Agencies

[Federal Register Volume 80, Number 192 (Monday, October 5, 2015)]
[Notices]
[Pages 60222-60224]
From the Federal Register Online via the Government Publishing Office [www.gpo.gov]
[FR Doc No: 2015-25187]


-----------------------------------------------------------------------

DEPARTMENT OF TRANSPORTATION

Federal Transit Administration


Emergency Relief Program Guidance

AGENCY: Federal Transit Administration (FTA), U.S. Department of 
Transportation (DOT).

ACTION: Notice of availability of final guidance for FTA's Emergency 
Relief Program.

-----------------------------------------------------------------------

SUMMARY: The Federal Transit Administration (FTA) has published final 
guidance on FTA's Emergency Relief (ER) Program for states and transit 
agencies that may be affected by a declared emergency or disaster and 
that may seek Federal funding under FTA's ER Program. The guidance is 
contained in the newly revised Reference Manual for States & Transit 
Agencies on Response and Recovery from Declared Disasters and FTA's 
Emergency Relief Program, which replaces Response and Recovery from 
Declared Emergencies and Disasters: A Reference for Transit Agencies, 
last updated in June 2013. This final guidance addresses one public 
comment received in response to the proposed guidance published on 
February 4, 2015. In addition to guidance on the ER Program, this 
document provides information on other disaster relief resources 
available through FTA and from the Federal Emergency Management Agency 
(FEMA). This guidance is now available on FTA's Web site at 
www.fta.dot.gov/emergencyrelief.

FOR FURTHER INFORMATION CONTACT: For questions about the ER Program, 
contact Adam Schildge, Office of Program Management, 1200 New Jersey 
Ave. SE., Washington, DC 20590, phone: (202) 366-0778, or email, 
adam.schildge@dot.gov. For legal questions regarding the final program 
regulations, contact Bonnie Graves, Office of Chief Counsel, 1200 New 
Jersey Ave. SE., Washington, DC 20590, phone: (202) 366-0944, or email,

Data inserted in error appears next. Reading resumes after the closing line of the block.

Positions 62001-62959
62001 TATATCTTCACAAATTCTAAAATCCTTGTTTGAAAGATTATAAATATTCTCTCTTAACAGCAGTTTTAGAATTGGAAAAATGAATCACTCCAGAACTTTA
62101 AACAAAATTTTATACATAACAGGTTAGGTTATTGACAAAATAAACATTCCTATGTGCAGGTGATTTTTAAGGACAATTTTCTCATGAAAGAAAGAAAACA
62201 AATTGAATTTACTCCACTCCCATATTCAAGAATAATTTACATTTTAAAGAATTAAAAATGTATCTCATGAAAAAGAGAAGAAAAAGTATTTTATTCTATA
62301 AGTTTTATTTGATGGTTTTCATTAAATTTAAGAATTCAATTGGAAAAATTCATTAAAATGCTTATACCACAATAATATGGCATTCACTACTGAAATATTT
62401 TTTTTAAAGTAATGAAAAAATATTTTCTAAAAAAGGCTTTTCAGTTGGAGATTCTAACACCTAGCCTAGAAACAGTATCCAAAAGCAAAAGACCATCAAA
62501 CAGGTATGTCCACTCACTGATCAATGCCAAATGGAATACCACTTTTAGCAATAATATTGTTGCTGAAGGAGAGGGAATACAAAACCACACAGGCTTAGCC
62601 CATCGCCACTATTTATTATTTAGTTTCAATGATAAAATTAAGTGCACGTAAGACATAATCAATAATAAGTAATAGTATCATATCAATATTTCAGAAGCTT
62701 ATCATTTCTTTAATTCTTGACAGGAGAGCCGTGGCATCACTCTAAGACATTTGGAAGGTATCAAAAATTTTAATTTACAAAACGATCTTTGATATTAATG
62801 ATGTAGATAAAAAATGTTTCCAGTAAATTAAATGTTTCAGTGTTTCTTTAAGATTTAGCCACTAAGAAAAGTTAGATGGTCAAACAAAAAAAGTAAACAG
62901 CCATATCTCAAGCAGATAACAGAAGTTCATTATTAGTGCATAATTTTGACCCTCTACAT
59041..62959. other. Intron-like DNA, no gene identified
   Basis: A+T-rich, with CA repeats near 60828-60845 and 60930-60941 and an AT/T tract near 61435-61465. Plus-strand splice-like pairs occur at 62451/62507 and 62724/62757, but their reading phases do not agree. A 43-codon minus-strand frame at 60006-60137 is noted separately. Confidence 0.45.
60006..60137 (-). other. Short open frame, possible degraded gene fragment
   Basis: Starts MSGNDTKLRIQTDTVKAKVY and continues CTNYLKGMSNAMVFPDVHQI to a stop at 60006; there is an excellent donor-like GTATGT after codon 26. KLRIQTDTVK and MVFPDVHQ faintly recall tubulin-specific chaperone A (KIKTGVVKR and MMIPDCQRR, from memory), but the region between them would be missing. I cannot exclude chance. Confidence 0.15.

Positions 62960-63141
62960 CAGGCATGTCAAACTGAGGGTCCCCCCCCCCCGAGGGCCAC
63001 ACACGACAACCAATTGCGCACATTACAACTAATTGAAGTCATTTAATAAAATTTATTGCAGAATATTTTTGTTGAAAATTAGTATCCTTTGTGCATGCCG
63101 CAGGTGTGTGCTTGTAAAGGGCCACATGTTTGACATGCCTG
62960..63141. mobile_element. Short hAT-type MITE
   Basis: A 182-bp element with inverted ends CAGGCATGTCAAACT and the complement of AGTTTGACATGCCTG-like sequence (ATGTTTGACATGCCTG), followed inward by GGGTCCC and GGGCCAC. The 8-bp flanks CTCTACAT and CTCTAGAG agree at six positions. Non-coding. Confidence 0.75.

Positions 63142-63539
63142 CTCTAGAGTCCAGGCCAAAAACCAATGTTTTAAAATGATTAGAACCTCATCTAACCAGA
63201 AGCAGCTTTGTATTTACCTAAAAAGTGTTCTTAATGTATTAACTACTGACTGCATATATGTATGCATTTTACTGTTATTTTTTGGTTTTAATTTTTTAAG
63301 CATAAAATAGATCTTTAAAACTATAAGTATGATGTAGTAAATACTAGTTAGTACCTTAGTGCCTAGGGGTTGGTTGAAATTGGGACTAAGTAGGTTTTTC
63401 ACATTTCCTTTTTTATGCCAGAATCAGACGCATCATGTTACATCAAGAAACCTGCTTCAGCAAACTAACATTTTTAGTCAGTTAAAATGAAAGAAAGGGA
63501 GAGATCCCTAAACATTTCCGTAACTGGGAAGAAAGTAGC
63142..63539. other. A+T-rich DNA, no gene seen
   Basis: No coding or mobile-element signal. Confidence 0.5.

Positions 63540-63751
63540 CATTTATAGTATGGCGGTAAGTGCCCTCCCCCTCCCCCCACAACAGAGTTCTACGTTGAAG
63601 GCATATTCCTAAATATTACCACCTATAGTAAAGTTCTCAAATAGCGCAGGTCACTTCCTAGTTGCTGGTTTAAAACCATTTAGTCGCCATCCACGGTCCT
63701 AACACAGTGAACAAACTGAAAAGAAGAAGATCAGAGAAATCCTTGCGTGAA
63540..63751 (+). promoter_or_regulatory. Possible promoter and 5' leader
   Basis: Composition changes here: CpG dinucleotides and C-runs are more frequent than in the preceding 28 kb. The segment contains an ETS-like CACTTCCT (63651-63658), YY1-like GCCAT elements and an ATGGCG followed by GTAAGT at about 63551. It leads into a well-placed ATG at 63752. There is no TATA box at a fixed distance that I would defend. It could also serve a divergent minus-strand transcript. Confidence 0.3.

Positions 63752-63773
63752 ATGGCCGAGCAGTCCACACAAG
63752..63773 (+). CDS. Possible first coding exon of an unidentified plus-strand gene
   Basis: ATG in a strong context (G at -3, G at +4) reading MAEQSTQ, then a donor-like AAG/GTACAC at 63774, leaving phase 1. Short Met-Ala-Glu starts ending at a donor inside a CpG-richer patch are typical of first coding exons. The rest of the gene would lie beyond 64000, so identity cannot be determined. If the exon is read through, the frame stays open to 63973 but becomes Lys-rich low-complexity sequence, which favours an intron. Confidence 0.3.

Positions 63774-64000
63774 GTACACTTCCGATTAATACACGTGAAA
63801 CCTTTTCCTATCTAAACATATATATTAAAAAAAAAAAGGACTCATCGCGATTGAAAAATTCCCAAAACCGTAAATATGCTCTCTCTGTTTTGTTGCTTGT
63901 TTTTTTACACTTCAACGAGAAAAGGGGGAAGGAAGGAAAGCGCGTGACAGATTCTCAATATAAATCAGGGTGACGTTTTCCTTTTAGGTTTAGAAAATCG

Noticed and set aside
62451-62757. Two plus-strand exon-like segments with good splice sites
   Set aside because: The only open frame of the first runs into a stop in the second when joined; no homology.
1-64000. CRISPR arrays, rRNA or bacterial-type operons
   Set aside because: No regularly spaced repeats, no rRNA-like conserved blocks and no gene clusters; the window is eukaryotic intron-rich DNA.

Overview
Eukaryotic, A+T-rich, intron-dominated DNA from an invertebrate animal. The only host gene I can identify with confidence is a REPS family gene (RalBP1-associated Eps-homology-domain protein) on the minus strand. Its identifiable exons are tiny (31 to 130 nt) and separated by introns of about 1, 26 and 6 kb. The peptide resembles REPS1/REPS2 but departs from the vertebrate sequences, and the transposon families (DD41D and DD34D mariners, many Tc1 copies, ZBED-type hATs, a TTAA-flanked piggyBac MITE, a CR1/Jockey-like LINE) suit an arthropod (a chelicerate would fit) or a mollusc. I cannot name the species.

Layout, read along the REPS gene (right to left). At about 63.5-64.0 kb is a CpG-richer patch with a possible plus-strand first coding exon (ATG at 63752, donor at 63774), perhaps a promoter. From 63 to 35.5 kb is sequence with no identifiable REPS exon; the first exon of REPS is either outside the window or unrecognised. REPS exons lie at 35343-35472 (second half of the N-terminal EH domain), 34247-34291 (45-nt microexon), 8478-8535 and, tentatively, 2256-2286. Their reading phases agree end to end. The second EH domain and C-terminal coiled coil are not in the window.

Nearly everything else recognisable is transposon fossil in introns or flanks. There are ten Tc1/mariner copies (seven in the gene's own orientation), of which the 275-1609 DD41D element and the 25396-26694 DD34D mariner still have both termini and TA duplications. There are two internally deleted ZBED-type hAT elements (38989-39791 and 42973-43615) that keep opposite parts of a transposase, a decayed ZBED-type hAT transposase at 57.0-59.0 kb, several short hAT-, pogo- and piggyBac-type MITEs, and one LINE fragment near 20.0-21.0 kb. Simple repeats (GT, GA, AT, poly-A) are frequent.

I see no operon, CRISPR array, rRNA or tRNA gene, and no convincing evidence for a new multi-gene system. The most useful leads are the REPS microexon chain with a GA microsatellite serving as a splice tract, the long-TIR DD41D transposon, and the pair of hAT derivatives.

Bonnie.Graves@dot.gov.

SUPPLEMENTARY INFORMATION: The FTA has published final guidance on 
FTA's ER Program for states and transit agencies that may be affected 
by a declared emergency or disaster and that may seek Federal disaster 
assistance for emergency related expenses. This guidance document, 
Reference Manual for States & Transit Agencies on Response and Recovery 
from Declared Disasters and FTA's Emergency Relief Program, includes 
information on disaster relief resources available for transit systems 
from both FTA and FEMA, in addition to detailed program guidance and 
application instructions for FTA's Emergency Relief Program. This 
manual has been produced in coordination with FEMA, and incorporates 
current guidance on FEMA disaster relief programs. It also includes 
guidance for transit agencies on the appropriate circumstances under 
which to apply to FTA or FEMA for disaster relief assistance.
    This reference manual includes background information on other 
sources of Federal disaster relief assistance, in addition to 
recommended practices for states and transit agencies for disaster 
preparation and response previously included in ``Response and Recovery 
from Declared Emergencies and Disasters: A Reference for Transit 
Agencies.'' This information has been updated and is contained in 
Chapters 1, 2 and 3 of this reference manual.
    Guidance specific to FTA's ER Program is contained in Chapter 4 of 
this reference manual.
    This includes an overview of eligible recipients, eligible 
projects, application procedures, and other key program policies and 
requirements. The guidance in this manual is based on final program 
regulations published on October 7, 2014 at 49 C.F.R part 602 (79 FR 
60349), which were developed through a public notice and comment 
process. The guidance document includes previously issued policy 
statements and information from Federal Register notices that FTA 
published subsequent to Hurricane Sandy.
    The final Emergency Relief program guidance incorporates several 
clarifications in response to the one consolidated public comment 
received on the proposed guidance published February 4, 2015. Specific 
comments and responses are explained below:

Chapter 1: Introduction

    Comment 1: The commenter suggests that FTA avoid using the term 
``should'' in the context of recommended practices, because local 
circumstances may make certain disaster relief preparation 
recommendations inappropriate or insufficient.
    FTA response: The final guidance retains the use of ``should'' 
where appropriate. The term ``should'' is not intended to impose a 
requirement, but is used where the recommendation is clear and 
consistent for the majority of potentially affected transit agencies.

Chapter 2: Disaster Preparation Considerations for Transit Agencies

    Comment 2: Given the wide range of governmental structures and 
variation across regions with regard to the mandate and/or capacity of 
Metropolitan Planning Organizations (MPOs), Emergency Operations 
Centers (EOCs), transit agencies, and local governments, the commenter 
suggests that the section on coordinating and pre-planning evacuations 
should be revised to lay out the critical activities involved in 
coordinating an evacuation, without assigning responsibilities.
    FTA Response: This manual is directed specifically to transit 
agencies and related entities, and contains recommendations on the